Friday, January 6, 2012

Ribbon-tailed Astrapia

Astrapia mayeri (male)
Though it does not bear the name, the Ribbon-tailed Astrapia is in fact a Bird-of-Paradise. They are endemic to a small range in central Papua New Guinea, where they are luckily still common due to their remote environment.

As with all Birds-of-Paradise, the Ribbon-tailed Astrapia is more spectacular looking in its male form. They have iridescent green, blue, and bronze plumage around their heads, and shiny black bodies. When full grown they sport the longest tail feathers (in comparison to body size) of any bird. Though their body length is only about one foot, their long white tail can grow to three or four feet!

Females are a duller brownish-black, and do not have a fancy tail. But then again, they don't need such flashy displays to mate. The males compete in a lek system, and jump from branch to branch flaunting their plumage. Females select who they want to breed with, and after doing the deed they go off to nest and incubate alone (where the camouflaging brown certainly comes in handy!)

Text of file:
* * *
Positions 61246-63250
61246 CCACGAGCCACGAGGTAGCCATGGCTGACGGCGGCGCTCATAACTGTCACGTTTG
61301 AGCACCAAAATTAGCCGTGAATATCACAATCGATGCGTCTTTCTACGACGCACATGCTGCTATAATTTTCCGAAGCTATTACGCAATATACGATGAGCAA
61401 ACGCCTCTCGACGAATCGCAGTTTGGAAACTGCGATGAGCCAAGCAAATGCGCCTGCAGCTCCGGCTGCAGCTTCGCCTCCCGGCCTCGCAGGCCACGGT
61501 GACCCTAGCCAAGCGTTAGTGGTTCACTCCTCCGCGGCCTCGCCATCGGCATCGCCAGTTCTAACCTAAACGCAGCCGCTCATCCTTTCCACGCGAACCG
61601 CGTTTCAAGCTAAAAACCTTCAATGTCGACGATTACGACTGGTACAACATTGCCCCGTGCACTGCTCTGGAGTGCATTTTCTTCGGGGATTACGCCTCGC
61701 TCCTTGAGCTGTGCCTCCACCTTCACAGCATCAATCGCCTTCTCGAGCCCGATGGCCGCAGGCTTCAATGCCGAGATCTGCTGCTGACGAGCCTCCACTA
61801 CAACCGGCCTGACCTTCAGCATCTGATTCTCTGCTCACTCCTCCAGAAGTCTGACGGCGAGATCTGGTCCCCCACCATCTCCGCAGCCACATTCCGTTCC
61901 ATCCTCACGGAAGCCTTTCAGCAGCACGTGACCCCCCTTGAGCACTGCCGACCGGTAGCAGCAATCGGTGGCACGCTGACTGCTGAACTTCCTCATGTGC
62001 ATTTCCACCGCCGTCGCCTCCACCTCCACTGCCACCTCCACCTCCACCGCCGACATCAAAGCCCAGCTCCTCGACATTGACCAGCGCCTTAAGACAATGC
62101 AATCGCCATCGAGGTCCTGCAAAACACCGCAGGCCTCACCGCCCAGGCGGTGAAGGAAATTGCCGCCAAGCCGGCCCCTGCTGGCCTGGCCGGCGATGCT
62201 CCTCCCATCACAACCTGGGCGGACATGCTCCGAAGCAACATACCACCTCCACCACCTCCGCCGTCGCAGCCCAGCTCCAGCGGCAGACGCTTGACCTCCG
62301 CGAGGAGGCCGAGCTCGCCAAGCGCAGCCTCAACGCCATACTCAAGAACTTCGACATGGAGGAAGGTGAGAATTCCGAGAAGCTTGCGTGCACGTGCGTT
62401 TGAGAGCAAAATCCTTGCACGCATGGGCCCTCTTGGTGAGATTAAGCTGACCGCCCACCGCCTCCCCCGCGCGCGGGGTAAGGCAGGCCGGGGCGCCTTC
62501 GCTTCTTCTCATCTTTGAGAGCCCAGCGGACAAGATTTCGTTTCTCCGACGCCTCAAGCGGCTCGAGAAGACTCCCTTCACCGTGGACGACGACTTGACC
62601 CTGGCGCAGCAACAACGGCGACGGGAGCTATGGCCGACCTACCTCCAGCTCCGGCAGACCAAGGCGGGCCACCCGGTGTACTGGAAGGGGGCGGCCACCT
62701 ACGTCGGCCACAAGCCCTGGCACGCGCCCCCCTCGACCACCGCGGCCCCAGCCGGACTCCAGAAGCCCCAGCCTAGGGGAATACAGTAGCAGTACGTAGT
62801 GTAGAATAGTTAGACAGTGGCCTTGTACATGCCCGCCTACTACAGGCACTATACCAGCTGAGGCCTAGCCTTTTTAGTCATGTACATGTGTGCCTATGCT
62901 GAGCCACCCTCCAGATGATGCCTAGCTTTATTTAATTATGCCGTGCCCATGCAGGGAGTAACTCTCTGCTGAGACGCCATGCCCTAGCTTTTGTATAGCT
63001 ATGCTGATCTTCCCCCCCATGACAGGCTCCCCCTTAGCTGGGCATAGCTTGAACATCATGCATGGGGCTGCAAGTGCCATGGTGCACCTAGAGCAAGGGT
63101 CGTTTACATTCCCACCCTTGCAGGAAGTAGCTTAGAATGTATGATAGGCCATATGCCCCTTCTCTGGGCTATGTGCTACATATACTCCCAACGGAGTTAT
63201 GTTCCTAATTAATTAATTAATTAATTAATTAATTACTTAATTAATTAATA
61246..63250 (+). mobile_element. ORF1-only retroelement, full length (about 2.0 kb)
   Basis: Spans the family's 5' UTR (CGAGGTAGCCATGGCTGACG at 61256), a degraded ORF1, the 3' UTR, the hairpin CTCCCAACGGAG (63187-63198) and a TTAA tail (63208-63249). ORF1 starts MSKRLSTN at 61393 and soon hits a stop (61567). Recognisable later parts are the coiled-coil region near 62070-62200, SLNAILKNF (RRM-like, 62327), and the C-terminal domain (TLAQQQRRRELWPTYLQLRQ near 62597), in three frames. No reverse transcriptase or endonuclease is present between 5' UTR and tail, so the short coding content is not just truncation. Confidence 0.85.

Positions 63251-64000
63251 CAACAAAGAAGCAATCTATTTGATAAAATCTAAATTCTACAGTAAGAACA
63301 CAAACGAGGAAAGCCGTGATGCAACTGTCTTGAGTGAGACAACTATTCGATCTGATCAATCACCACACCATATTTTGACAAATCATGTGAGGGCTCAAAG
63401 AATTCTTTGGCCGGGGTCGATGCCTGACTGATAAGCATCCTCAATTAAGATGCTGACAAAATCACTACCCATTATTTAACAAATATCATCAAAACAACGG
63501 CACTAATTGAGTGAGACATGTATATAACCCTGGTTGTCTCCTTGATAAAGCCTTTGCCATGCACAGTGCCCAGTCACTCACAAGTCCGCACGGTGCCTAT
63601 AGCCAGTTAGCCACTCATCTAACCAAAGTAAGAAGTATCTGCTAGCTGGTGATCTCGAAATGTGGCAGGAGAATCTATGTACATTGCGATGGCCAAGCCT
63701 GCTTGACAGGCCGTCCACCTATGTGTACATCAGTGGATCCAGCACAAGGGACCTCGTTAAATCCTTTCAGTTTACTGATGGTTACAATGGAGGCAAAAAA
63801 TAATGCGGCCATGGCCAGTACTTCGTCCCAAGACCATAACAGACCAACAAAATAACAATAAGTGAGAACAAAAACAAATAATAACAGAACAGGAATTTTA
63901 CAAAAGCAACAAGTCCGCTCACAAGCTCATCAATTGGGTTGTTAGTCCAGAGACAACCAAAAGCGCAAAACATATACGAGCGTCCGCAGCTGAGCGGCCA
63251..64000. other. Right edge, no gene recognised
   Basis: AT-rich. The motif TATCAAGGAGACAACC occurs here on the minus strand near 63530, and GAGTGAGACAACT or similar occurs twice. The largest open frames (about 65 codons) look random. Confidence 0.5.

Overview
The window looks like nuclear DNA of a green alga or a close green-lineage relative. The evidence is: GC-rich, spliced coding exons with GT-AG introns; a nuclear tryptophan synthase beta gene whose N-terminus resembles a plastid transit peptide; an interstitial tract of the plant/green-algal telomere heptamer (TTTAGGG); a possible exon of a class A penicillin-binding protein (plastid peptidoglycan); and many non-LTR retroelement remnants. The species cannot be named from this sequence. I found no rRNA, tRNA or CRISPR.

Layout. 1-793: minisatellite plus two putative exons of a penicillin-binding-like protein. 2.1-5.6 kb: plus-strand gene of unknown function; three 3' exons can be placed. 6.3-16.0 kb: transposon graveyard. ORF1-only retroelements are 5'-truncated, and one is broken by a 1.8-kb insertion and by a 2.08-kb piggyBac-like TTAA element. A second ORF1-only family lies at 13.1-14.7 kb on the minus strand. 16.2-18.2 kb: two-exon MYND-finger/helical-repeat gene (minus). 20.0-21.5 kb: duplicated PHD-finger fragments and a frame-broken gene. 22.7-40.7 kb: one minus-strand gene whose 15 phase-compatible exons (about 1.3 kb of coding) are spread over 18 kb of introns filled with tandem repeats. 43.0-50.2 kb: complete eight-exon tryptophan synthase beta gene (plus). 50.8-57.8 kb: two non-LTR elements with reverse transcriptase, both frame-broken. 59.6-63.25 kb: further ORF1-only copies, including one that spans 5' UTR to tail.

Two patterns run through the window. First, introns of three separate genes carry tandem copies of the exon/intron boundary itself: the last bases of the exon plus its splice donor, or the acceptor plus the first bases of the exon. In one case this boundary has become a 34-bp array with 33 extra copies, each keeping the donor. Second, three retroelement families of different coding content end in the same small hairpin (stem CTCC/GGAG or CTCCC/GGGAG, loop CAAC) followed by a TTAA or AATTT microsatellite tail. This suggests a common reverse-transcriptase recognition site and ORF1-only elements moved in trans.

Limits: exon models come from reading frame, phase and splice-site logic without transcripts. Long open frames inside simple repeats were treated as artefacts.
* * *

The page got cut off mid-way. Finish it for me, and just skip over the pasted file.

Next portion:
Though they are common in their range, the fact that the range is so tiny has caused the bird to be listed as near Threatened. Interestingly, they share their little patch of land with another species, the Princess Stephanie's Astrapia, and the two are known to mate and produce hybrids. The genus name Astrapia is Greek for "flashing" which is very appropriate for a group of wonderfully plumed little show offs!

IUCN Status : Near Threatened
Location : Papua New Guinea
Size : Body length up to 1ft (32cm)
Classification : Phylum : Chordata -- Class : Aves -- Order : Passeriformes
Family : Paradisaeidae -- Genus : Astrapia -- Species : A. mayeri

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